College-Prep Homeschooling: Your Complete Guide to Homeschooling through High School


Chandra Byers is a homeschooling mother of six, and David Byers has a Ph.D. in education and teaches education at the college level. Their oldest is now attending college on a scholarship, after having been homeschooled all her life. With their combination of experience and expertise, they show us how parents can continue to homeschool their children through high school in subjects for which they are not experts. Not only that, but they demonstrate how these home-taught children are fully prepared for college and...

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Chandra Byers is a homeschooling mother of six, and David Byers has a Ph.D. in education and teaches education at the college level. Their oldest is now attending college on a scholarship, after having been homeschooled all her life. With their combination of experience and expertise, they show us how parents can continue to homeschool their children through high school in subjects for which they are not experts. Not only that, but they demonstrate how these home-taught children are fully prepared for college and are often superior performers. Not only has Dr. Byers helped prepare his own homeschooled children for college, but he has seen first-hand how many homeschooled students have done in college. They are both from Nebraska.

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Editorial Reviews

From the Publisher
I wish I'd had this book when my children started high school. David's straightforward, practical approach to high school education and Chandra's refreshingly honest commentary on going from reluctant homeschool mom to homeschool champion make this book the perfect tool for parents who worry about these critical final years of homeschooling. College-Prep Homeschooling is thorough, realistic, and reassuring! — Terrie Lynne Bittner, Author of Homeschooling: Take a Deep Breath.You Can Do This!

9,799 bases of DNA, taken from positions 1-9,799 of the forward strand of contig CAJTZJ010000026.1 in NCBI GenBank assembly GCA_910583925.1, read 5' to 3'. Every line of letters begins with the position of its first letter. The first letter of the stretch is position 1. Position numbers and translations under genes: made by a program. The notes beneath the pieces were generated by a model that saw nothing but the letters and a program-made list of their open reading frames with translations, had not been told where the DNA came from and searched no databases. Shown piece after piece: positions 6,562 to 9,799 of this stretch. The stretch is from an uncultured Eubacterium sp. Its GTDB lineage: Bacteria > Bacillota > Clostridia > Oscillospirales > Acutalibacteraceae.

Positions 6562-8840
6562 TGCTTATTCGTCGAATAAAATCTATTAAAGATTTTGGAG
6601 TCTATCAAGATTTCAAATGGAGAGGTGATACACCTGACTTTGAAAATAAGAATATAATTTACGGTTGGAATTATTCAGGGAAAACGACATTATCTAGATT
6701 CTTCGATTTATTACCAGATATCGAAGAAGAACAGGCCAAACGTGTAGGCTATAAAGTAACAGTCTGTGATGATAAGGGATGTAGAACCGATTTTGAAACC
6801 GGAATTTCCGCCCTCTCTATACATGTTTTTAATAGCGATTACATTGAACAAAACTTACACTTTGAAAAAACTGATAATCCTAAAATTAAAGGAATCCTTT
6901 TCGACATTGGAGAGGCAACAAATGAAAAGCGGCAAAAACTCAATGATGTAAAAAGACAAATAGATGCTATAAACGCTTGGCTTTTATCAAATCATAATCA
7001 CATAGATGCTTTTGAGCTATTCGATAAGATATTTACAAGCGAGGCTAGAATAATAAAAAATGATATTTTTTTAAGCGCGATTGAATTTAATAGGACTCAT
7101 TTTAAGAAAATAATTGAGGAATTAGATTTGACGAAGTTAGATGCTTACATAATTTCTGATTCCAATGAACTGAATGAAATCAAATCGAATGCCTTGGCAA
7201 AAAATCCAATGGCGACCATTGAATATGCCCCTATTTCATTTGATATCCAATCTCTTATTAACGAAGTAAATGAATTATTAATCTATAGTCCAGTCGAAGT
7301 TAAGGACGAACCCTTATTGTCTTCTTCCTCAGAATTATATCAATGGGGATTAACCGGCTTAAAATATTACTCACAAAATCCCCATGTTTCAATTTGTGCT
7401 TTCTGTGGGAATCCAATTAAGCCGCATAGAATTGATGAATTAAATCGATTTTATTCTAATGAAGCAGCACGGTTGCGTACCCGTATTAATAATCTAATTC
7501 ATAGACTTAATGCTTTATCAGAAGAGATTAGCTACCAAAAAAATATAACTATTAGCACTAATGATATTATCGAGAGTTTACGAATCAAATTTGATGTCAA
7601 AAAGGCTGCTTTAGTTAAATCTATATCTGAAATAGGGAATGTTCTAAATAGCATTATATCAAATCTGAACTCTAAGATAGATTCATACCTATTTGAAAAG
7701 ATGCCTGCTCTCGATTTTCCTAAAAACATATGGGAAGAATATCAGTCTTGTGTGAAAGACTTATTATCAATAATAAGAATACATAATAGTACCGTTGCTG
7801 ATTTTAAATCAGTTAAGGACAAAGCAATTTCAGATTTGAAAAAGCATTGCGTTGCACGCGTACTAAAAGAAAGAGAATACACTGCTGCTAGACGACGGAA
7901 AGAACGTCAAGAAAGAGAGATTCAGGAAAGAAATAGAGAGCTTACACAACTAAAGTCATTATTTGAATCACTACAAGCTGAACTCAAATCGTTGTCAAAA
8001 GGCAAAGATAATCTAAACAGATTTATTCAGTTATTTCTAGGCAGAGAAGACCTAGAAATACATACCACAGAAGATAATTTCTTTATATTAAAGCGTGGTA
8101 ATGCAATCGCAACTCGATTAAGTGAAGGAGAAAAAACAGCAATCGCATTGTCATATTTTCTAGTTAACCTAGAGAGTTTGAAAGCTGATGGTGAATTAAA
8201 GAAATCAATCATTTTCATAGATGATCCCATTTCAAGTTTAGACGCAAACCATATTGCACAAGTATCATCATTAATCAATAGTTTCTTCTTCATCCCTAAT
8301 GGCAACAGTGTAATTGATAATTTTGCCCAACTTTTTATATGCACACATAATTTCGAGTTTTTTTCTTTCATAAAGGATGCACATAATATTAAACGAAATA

Written by a homeschooling college professor and his wife, College-Prep Homeschooling would be an excellent addition to your homeschool library. The information it provides about teaching methodologies, learning options, and college-level skill development would be particularly valuable for parents considering homeschooling through high school. — Jeanne Gowen Dennis, author of Homeschooling High School: Planning Ahead for College Admission

[David Byers'] concept of going beyond textbook and pedagogical methods, teaching students to think, analyze, and critique should be required reading for homeschooling parents of high schoolers. — Dr. Mark Greenwell, Director - Homeschooling High School Network, Omaha, Nebraska

Through [the Byers] insights, they provide the nuts-and-bolts of planning this challenging task and since I've been there with my own two children, their guidance is wise counsel, targeting the important characteristics that move beyond the content into the heart of learning. They distinguish teaching from the art of learning through practical suggestions and a realistic perspective. — Dr. D. Lee Tincher, Director, Talenton School for the Gifted

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Product Details

  • ISBN-13: 9781600651007
  • Publisher: WindRiver Publishing
  • Publication date: 2/21/2008
  • Pages: 416
  • Sales rank: 843,582
  • Product dimensions: 5.50 (w) x 8.40 (h) x 1.20 (d)

Meet the Author

As a young girl, Chandra Byers traveled around the country with her family before settling down in the Denver area and entering college. It was there she met her future husband, David. Chandra later decided to attend a business school where she graduated top in her class as an administrative assistant. As a result of her training and experience in this field, she was able to take on a variety of part-time jobs over the years to help meet the family's needs. Chandra reluctantly became a homescho